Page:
Some implementations may place a sensor device on MRI-incompatible objects in the scan room. For example, such a sensor device may be placed on an anesthesia cart and configured to detect and transmit location data indicating a location of the cart. In some instances, the location data may include proximity data indicating the distance between the sensor device on the object and sensor device mounted on magnet housing 105. Such location data may be communicated to the control unit of detection system 206. The communication between sensor devices and the control unit may be through a wireless technology such as BlueTooth, infrared, WiFi, cellular, etc. In other instances, the location data may also indicate a motion or acceleration of cart 210 in the scan room. When acceleration motion is detected, one or more air bags may be inflated to buffer the potential impact of the accelerating object hitting magnet housing 105 or patient 103 inside bore 101. The EM operating frequency may be chosen to avoid aliasing with respect to the Larmor frequency, at which the MRI system 100 operates to generate an MR image of patient 103. Such location data broadcast from sensor devices may be yet still another source of input data for further processing by the detection system 206, as discussed further below.

Some configurations may leverage a magnetic readout. For example, sensor devices may be magnetic field probes placed on objects which can pose an operational hazard within safety zone 201 (e.g. an anesthesia cart). If the magnetic field probe detects that it is within a magnetic field above a certain threshold, the field probe may send a signal, for example, via radio wave or infrared light. Example magnetic field probes include Gauss meters or Hall probes. The readout signal may be communicated to a control until, which may then analyze and compare the readout value to a numerical threshold. If the readout value is indeed over the threshold safety value, a shutdown signal may be directed to the power supply of the MRI system to trigger a shutdown of the magnet. The magnetic readout may also serve as an additional source of input data for further processing by detection system 206, as discussed further below.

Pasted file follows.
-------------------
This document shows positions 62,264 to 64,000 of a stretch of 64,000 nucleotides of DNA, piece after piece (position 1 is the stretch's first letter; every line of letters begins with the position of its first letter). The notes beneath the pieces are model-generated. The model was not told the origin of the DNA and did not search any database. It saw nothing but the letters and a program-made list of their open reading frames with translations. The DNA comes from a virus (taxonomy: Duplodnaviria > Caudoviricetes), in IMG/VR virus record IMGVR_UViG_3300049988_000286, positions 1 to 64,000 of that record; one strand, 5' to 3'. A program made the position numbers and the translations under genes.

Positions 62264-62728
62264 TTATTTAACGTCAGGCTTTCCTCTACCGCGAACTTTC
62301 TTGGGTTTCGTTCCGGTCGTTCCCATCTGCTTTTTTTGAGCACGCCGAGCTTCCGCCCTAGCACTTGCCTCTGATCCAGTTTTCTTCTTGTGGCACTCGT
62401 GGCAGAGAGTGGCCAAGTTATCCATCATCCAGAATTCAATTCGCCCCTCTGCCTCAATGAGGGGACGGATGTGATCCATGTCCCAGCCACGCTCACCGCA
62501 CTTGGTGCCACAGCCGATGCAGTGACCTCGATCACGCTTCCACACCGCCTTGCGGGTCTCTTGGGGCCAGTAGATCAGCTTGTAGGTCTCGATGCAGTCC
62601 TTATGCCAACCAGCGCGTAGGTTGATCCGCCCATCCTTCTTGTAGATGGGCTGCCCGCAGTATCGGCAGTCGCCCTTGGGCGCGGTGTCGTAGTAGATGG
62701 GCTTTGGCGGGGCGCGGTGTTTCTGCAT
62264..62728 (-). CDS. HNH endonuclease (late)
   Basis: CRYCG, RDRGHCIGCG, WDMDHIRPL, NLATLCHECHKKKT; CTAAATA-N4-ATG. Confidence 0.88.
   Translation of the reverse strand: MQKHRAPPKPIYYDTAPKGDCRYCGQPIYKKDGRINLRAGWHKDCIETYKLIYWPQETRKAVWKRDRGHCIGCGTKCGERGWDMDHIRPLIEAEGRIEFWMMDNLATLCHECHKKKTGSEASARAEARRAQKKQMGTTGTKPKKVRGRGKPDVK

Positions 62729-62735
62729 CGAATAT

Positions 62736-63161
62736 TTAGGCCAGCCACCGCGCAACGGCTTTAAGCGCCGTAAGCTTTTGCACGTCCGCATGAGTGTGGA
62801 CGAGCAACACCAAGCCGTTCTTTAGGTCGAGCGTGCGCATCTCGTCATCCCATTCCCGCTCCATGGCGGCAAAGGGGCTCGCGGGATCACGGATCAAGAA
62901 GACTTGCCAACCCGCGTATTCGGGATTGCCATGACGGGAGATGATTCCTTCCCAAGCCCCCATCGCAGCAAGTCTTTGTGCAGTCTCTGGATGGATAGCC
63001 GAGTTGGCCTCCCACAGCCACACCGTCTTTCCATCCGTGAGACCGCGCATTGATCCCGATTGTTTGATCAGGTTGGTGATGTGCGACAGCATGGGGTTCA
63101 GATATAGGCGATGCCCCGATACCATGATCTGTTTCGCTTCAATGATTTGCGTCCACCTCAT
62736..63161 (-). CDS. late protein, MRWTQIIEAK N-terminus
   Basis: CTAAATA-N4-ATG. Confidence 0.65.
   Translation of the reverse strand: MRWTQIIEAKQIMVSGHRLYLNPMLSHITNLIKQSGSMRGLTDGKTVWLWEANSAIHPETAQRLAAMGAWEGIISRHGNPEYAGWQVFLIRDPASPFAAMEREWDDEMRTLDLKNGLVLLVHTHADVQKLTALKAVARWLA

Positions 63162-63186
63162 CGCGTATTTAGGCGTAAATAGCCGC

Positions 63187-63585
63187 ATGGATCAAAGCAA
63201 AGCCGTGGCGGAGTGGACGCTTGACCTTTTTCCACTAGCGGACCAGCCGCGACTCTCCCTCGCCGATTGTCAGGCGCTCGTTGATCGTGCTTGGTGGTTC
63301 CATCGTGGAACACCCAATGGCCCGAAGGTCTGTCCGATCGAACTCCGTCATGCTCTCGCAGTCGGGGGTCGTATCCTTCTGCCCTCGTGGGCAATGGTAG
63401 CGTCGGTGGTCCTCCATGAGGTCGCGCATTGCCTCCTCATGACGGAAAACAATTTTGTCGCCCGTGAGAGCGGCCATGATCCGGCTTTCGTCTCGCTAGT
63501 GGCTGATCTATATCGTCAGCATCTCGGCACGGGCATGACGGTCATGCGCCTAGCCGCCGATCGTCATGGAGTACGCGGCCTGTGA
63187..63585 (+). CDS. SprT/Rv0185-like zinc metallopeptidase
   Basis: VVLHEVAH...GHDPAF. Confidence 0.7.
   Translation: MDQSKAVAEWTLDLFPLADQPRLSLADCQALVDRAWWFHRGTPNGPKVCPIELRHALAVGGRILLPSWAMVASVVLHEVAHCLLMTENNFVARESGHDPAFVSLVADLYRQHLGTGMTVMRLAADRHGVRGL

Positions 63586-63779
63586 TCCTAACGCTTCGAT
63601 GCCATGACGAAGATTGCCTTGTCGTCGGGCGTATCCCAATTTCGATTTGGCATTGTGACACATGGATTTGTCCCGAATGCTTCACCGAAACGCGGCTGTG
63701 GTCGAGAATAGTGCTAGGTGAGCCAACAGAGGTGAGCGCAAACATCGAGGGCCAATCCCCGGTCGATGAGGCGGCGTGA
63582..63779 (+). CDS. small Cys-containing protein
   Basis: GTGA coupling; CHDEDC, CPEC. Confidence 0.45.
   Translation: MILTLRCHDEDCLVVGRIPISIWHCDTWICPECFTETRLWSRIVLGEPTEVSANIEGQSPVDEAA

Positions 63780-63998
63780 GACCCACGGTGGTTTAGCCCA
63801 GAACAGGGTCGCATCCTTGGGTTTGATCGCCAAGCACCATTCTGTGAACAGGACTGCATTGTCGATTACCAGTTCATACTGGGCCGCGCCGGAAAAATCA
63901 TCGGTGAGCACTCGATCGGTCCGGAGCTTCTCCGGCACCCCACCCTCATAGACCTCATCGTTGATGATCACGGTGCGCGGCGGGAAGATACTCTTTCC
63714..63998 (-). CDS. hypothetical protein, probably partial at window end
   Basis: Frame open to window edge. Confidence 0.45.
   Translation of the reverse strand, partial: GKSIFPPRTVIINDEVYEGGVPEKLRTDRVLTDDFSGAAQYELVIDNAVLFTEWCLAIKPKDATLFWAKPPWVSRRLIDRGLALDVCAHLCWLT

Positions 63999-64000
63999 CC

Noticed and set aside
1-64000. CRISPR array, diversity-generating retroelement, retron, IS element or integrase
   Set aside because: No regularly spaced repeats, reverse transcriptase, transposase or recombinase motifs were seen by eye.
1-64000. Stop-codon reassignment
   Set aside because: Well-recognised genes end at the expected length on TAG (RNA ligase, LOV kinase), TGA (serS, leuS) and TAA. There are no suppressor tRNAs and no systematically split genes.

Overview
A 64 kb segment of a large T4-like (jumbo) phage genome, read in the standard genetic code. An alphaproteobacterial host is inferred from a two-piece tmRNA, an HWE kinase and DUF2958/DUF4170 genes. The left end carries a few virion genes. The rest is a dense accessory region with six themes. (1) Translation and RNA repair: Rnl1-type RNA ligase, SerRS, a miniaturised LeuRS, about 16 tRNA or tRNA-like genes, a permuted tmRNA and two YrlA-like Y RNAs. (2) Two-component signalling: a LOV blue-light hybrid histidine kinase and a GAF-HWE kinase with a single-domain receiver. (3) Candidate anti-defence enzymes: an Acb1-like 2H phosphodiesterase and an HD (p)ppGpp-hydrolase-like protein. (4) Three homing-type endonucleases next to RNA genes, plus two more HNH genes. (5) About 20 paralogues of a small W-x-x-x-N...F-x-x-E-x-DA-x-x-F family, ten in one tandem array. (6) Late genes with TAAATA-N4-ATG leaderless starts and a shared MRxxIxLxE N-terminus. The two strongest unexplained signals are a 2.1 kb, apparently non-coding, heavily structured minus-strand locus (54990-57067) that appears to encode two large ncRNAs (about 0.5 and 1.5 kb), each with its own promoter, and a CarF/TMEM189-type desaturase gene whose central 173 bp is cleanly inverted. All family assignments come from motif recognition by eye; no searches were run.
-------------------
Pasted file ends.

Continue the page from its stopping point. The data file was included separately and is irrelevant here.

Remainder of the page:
Some implementations may exploit the inductive effect caused by a magnetic object that moves quickly through the magnetic field of the magnet. Specifically, such motions can induce fluctuations in the current of superconducting wires powering the magnet. The effect is due to inductive coupling between the object and the magnet of the MRI system 100. A sensor device may measure the level of current fluctuation, which can then be compared to a threshold. If the fluctuation is above the threshold level, the control unit of detection system 206 can trigger a shutdown sequence to turn down the power supply of the magnet. The readout from this inductive approach may be an additional source of input data for further processing by detection system 206, as discussed further below.